Lessons from “What I learned by losing a million dollars” book: issue 1

In the July of 2020, I read What I learned by los­ing a mil­lion dol­lars book. I blogged a quote that I loved from that book. But there are many nuggets of wis­dom and life lessons in the three chap­ters in the sec­ond sec­tion of the book titled Lessons Learned.

While this book is about the author’s per­son­al sto­ry of how he lost mon­ey in the US stock mar­kets, I think the psy­cho­log­i­cal process­es he explained in chap­ters 5, 6, and 7 are uni­ver­sal and equal­ly applies to life as well. i.e. if we swap the words busi­ness and mar­kets with life in the fol­low­ing book notes, the prin­ci­ples the author is teach­ing still hold. So I bor­rowed this book again from the library to re-read and take and share notes pri­mar­i­ly for myself and for any oth­ers inter­est­ed.

This post is the first in this series to read and share what I believe are impor­tant take­aways from this book.

Instead of shar­ing all the book notes in one large post, I will make a series of small­er posts with the quotes and lessons I would like to remem­ber. I hope you will find them help­ful too!

Chapter 6: The Psychological Dynamics of Loss

In this chap­ter the author explains what hap­pens when a busi­ness or mar­ket loss gets per­son­al­ized. He also explains the dif­fer­ence between exter­nal, objec­tive loss­es and inter­nal, sub­jec­tive loss­es.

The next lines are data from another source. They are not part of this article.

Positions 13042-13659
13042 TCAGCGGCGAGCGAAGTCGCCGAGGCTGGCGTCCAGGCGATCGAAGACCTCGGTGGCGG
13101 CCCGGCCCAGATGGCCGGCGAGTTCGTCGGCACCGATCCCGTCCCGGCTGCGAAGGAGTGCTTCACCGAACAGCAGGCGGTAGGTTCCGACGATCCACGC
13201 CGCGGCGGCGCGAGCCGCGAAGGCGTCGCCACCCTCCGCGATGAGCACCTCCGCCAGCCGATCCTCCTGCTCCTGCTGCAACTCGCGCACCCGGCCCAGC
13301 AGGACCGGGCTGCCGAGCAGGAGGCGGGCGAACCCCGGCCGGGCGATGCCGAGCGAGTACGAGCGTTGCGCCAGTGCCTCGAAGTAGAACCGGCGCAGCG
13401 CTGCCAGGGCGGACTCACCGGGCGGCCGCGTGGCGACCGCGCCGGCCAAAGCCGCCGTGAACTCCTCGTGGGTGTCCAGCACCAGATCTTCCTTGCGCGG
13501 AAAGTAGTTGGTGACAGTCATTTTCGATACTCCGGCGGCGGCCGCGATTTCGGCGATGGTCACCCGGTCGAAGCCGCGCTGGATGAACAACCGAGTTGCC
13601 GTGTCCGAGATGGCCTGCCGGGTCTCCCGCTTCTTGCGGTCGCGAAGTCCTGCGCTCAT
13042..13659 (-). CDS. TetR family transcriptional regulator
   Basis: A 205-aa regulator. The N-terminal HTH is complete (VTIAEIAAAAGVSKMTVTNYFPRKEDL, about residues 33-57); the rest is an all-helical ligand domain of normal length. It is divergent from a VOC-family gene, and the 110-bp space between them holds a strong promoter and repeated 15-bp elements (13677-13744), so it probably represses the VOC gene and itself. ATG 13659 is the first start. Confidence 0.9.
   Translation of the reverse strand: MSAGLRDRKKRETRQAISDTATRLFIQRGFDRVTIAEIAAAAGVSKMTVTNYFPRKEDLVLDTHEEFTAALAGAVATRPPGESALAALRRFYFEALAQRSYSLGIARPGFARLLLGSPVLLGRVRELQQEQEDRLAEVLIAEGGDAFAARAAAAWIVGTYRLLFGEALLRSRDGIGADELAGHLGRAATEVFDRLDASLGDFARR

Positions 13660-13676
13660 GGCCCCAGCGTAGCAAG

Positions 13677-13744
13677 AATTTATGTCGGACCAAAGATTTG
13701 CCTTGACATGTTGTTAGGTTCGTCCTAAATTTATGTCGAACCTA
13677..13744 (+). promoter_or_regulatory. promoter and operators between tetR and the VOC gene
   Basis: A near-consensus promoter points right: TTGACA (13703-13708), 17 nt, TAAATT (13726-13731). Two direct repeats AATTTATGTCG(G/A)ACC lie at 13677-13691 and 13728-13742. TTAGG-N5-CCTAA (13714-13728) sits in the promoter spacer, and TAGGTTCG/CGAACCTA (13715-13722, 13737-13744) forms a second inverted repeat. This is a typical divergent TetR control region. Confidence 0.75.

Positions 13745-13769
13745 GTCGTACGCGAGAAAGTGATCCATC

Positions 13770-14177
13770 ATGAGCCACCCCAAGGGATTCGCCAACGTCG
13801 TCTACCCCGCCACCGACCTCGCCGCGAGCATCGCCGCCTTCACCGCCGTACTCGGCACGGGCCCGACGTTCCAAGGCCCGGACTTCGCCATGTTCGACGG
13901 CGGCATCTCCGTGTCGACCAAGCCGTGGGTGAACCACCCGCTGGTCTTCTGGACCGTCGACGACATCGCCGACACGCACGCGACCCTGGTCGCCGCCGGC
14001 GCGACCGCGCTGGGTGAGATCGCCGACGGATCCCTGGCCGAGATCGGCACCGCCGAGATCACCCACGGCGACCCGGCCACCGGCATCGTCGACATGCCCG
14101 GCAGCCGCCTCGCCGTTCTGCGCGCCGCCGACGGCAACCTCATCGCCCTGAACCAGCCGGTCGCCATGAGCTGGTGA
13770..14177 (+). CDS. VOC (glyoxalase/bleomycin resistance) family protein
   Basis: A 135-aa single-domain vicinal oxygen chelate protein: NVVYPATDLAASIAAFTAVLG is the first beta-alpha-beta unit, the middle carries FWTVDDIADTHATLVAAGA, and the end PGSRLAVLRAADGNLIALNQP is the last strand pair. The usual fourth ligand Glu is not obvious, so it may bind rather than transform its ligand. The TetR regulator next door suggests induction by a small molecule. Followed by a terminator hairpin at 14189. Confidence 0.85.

Most peo­ple equate loss with being wrong and, there­fore, inter­nal­ize what should be an exter­nal loss.

In the finan­cial mar­kets, peo­ple tend to have dif­fi­cul­ty active­ly (as opposed to pas­sive­ly, as in the case of the fruit-deal­er who expects that two out of one hun­dred apples will rot and light-bulb man­u­fac­tur­er who knows that two out of three hun­dred bulbs will break ) tak­ing loss­es. This is because all loss­es are treat­ed as a fail­ure; in every oth­er area of our lives, the word loss has neg­a­tive con­no­ta­tions.

Peo­ple tend to regard the words loss, wrong, bad, and fail­ure as the same, and win, right, good, and suc­cess as the same.

For instance, we lose points for wrong answers on tests in school. Like­wise, when we lose mon­ey in the mar­ket we think we must have been wrong.

Most of the time lose or loss is asso­ci­at­ed with games. Some­how, the con­cepts prof­it and loss get con­fused with win and lose and right and wrong. But if you lose as a par­tic­i­pant of a game, you weren’t wrong; you were defeat­ed. If you lose as a spec­ta­tor of a game, you must have placed a bet (or expressed an opin­ion) on the game’s out­come and you lost mon­ey (or were wrong), but you were not defeat­ed.

I am still pro­cess­ing the above notes since I first read them some months ago, and I will con­tin­ue to pon­der over these notes for the fore­see­able future.

In the next post I will share some notes on exter­nal vs. inter­nal loss­es.


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